Article

A Review of Disaster-Related Carbon Monoxide Poisoning: Surveillance, Epidemiology, and Opportunities for Prevention.

Shahed Iqbal, Scott A. Damon, and Fuyuen Y. Yip are with the Air Pollution and Respiratory Health Branch, Division of Environmental Hazards and Health Effects, National Center for Environmental Health, Centers for Disease Control and Prevention, Atlanta, GA. Jacquelyn H. Clower is with Cazador, contracted to Air Pollution and Respiratory Health Branch, Division of Environmental Hazards and Health Effects, National Center for Environmental Health, Centers for Disease Control and Prevention. Sandra A. Hernandez is with the National Center for Environmental Health, Centers for Disease Control and Prevention.
American Journal of Public Health (Impact Factor: 3.93). 08/2012; 102(10):1957-1963. DOI: 10.2105/AJPH.2012.300674
Source: PubMed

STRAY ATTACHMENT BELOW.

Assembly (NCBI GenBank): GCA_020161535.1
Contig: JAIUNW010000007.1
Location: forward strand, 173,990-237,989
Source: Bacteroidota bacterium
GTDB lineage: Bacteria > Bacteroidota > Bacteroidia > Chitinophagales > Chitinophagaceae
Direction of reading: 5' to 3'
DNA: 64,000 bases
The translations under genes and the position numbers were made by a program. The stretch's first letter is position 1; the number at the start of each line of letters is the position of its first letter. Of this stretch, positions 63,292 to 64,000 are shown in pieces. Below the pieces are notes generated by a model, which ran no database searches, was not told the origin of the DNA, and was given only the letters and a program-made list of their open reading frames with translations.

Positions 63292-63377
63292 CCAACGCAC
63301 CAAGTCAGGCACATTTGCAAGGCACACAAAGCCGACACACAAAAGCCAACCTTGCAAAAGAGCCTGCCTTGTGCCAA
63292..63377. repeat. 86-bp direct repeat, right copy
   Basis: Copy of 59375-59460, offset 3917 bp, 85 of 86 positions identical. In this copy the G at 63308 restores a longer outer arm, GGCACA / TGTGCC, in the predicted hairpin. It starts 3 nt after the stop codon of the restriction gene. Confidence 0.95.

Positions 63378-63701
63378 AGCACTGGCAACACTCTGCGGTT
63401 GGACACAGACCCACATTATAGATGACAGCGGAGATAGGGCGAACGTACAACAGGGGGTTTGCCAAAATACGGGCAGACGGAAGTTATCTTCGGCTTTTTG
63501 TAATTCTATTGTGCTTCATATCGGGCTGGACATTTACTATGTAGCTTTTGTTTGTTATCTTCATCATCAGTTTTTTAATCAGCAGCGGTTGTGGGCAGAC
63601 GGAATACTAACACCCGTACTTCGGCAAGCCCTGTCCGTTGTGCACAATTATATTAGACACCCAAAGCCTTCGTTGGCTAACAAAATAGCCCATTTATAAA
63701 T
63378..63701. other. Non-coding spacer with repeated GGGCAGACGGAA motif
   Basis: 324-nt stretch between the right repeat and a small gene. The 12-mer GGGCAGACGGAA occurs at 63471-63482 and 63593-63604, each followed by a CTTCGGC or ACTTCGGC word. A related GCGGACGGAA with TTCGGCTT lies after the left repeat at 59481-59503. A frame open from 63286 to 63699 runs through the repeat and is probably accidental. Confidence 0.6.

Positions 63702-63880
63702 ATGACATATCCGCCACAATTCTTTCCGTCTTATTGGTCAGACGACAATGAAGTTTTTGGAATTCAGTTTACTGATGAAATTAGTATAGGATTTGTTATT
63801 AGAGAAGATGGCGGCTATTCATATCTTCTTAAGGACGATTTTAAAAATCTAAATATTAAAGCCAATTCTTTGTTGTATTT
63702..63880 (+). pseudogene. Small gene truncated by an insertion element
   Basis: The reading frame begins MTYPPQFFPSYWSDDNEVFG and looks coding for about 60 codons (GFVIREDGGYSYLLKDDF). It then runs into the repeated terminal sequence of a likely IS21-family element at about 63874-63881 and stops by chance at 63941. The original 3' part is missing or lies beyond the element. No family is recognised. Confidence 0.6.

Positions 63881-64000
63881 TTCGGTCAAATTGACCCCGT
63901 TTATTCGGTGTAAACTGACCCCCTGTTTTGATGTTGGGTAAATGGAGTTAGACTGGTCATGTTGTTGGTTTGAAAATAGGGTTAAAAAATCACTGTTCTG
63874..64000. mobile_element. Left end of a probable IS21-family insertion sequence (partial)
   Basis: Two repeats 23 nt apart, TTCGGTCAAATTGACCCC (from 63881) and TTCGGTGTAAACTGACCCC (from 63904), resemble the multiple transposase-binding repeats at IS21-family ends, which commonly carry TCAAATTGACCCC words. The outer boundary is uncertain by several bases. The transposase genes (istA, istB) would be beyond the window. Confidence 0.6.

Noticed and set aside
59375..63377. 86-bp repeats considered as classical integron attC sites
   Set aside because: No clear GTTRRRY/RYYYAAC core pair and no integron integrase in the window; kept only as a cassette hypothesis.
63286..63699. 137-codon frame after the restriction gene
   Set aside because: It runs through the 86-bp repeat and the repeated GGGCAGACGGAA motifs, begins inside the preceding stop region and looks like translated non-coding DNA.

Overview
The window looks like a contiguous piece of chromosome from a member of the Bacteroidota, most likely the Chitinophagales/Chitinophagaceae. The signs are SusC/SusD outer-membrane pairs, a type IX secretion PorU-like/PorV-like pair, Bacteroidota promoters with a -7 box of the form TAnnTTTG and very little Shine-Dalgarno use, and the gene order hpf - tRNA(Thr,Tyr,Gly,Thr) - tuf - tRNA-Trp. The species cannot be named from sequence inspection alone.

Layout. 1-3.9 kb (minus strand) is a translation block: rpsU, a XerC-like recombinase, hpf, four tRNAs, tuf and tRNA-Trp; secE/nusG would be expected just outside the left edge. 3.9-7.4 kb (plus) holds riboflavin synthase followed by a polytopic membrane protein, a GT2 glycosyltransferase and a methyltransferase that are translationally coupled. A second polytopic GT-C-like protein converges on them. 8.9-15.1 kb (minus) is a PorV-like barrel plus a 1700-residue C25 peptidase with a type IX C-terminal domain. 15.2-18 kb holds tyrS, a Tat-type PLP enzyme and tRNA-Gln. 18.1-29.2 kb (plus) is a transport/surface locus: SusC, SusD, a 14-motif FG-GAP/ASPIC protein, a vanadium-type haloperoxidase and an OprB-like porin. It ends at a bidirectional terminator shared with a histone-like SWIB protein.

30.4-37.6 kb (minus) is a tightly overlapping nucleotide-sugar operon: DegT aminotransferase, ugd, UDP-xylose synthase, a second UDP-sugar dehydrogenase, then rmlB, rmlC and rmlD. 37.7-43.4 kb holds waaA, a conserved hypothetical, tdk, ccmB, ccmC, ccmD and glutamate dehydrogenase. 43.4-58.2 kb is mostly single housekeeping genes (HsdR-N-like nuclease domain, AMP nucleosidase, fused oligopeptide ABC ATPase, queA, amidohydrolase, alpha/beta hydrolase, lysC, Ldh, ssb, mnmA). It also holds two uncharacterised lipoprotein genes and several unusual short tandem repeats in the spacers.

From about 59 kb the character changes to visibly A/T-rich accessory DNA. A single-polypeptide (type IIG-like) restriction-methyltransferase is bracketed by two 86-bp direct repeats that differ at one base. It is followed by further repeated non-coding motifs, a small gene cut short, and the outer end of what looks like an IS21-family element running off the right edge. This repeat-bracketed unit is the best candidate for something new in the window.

ABSTRACT Objectives. We conducted a systematic literature review to better understand aspects of disaster-related carbon monoxide (CO) poisoning surveillance and determine potentially effective prevention strategies. Methods. This review included information from 28 journal articles on disaster-related CO poisoning cases occurring between 1991 and 2009 in the United States. Results. We identified 362 incidents and 1888 disaster-related CO poisoning cases, including 75 fatalities. Fatalities occurred primarily among persons who were aged 18 years or older (88%) and male (79%). Hispanics and Asians accounted for 20% and 14% of fatal cases and 21% and 7% of nonfatal cases, respectively. Generators were the primary exposure source for 83% of fatal and 54% of nonfatal cases; 67% of these fatal cases were caused by indoor generator placement. Charcoal grills were a major source of exposure during winter storms. Most fatalities (94%) occurred at home. Nearly 89% of fatal and 53% of nonfatal cases occurred within 3 days of disaster onset. Conclusions. Public health prevention efforts could benefit from emphasizing predisaster risk communication and tailoring interventions for racial, ethnic, and linguistic minorities. These findings highlight the need for surveillance and CO-related information as components of disaster preparedness, response, and prevention.

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